The Pitfalls of Employee Misclassification

The misclassification of employees is both against the law and damaging to the employee and employer. Employees lose significant wages when they are misclassified, while employers are confronted with large class action lawsuits and potentially hefty monetary judgments awarded against them. Generally, the Fair Labor Standards Act (“FLSA”) requires an employer to pay employees the federally mandated overtime premium rate of one and one-half times their regular rate of pay for every hour worked in excess of forty (40) hours per workweek. 29 U.S.C. § 207. However, there are exceptions that apply to workers in certain industries, which can require the worker to receive higher wages or be exempt from receiving overtime pay.

Two recent cases demonstrate the difficulty in classifying employees correctly. For example, a service specialist for Ecolab, Inc., a provider of pest elimination services to commercial and non-commercial customers, brought suit against Ecolab, Inc. claiming he and other service specialists were misclassified as exempt from overtime pay. As a result, the service specialists were not paid the overtime rate of not less than one and one-half times their regular rate of pay for all hours worked over 40 hours in a workweek. The employees asked for a class of over 1,000 service specialists to be able to proceed to trial.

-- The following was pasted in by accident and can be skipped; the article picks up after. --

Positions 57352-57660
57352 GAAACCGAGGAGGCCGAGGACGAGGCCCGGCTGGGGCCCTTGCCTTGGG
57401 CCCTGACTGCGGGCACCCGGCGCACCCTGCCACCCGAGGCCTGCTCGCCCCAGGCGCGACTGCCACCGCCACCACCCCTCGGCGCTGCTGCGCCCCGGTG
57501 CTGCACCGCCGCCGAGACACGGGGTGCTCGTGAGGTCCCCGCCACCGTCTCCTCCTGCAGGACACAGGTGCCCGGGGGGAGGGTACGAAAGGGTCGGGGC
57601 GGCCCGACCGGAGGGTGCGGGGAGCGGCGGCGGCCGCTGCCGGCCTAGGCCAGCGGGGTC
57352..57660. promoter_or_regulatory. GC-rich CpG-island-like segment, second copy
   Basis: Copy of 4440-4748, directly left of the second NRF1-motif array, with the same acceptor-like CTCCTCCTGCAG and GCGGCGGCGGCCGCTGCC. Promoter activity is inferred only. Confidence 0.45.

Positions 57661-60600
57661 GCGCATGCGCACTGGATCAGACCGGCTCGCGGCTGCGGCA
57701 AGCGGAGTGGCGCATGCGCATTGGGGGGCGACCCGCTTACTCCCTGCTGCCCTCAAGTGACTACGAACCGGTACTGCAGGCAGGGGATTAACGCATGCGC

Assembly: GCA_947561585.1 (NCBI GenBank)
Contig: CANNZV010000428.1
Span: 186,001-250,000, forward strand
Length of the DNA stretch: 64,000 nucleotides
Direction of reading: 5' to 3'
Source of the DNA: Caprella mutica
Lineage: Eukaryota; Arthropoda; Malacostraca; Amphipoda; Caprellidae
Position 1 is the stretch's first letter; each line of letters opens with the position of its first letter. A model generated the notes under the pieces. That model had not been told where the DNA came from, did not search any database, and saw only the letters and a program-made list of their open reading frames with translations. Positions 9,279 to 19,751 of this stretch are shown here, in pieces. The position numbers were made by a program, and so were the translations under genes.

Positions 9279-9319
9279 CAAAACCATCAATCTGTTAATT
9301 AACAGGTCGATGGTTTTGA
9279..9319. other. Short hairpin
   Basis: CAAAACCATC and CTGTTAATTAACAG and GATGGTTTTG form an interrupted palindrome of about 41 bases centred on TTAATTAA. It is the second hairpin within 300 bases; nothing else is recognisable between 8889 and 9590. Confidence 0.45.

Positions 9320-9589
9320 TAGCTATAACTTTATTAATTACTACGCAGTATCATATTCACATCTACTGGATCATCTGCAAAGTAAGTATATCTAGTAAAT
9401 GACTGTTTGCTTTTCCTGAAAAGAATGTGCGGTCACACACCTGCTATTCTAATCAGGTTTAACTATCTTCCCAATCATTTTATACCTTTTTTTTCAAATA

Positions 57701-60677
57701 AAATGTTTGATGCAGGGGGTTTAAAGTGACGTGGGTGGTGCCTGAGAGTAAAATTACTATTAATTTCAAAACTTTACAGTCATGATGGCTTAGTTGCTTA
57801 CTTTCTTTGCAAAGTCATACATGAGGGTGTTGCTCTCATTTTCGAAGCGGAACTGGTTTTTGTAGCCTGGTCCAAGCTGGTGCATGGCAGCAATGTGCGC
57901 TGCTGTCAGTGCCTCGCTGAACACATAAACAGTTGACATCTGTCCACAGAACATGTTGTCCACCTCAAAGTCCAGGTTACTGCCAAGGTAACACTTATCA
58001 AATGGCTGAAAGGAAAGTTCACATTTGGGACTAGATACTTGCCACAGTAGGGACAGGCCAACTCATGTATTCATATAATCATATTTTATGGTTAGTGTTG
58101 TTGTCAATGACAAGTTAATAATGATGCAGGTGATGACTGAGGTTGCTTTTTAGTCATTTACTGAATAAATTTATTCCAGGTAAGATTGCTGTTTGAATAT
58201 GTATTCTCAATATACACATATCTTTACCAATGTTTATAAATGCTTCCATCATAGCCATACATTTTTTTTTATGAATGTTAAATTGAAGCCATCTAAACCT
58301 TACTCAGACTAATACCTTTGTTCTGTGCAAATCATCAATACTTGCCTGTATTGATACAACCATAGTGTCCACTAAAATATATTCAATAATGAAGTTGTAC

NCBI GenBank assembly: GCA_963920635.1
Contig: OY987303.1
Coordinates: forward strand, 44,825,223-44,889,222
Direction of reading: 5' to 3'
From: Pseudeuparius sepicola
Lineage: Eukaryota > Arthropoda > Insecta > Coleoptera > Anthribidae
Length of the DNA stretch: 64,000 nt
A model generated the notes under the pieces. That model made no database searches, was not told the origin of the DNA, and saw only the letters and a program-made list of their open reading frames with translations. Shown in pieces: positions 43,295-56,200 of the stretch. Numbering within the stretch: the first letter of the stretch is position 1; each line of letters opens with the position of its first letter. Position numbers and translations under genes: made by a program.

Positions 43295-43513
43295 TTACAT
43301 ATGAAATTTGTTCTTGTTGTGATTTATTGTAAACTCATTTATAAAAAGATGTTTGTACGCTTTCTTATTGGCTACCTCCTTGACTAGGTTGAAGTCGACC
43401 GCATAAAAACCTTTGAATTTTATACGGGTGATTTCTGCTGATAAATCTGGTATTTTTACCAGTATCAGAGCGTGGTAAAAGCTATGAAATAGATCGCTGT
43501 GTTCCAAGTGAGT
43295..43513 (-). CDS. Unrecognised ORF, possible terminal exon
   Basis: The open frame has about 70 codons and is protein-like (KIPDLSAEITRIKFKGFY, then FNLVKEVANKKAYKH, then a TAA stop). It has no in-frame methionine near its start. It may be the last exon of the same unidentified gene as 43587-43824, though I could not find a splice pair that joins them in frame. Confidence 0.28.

Ecolab, Inc. objected, stating certain employees are exempt from overtime pay if they receive “bona fide” commission payments and are paid at least one and one-half times the minimum wage for all hours worked in a week involving overtime hours. Nonetheless, the court certified the class and allowed the jury to decide the following: 1) whether Ecolab correctly classified its employees as exempt; and 2) whether Ecolab’s compensation policy permitted employees to actually earn twice the minimum wage. This case outlines the improper classification of non-exempt employees as exempt employees. Generally, an employee is entitled to overtime when they are not employed in an executive, administrative, or professional capacity, and their true exempt status is determined primarily by their duties. Therefore, exempt employees usually have some type of managerial duties, like hiring, firing, and deciding on employee wages and salaries, as well as creating work policies and procedures. If these duties are not exercised by the worker, then it is likely he or she is non-exempt and should be afforded the protections of the law. Eventually a settlement agreement was reached, whereby Ecolab, Inc. agreed to settle the claims for $7,500,000.

Another example is the U.S. Department of Labor’s (“DOL”) investigation into DirecTV’s employment practices of how they paid their cable installers. DirecTV and their installation contractor, Advanced Information Systems, were accused of violating the minimum wage, overtime, and record-keeping laws. DirecTV’s payment practices caused the cable installers to be paid on a piece-rate basis, which caused their hourly rates to fall below the federal minimum wage. The installers were not paid overtime at a rate of one and one-half times for hours worked over 40 per week, nor were they paid for all hours worked. Further, the installers were not paid for unsuccessful installations, time in the office, or travel time, and they were not reimbursed for business expenses.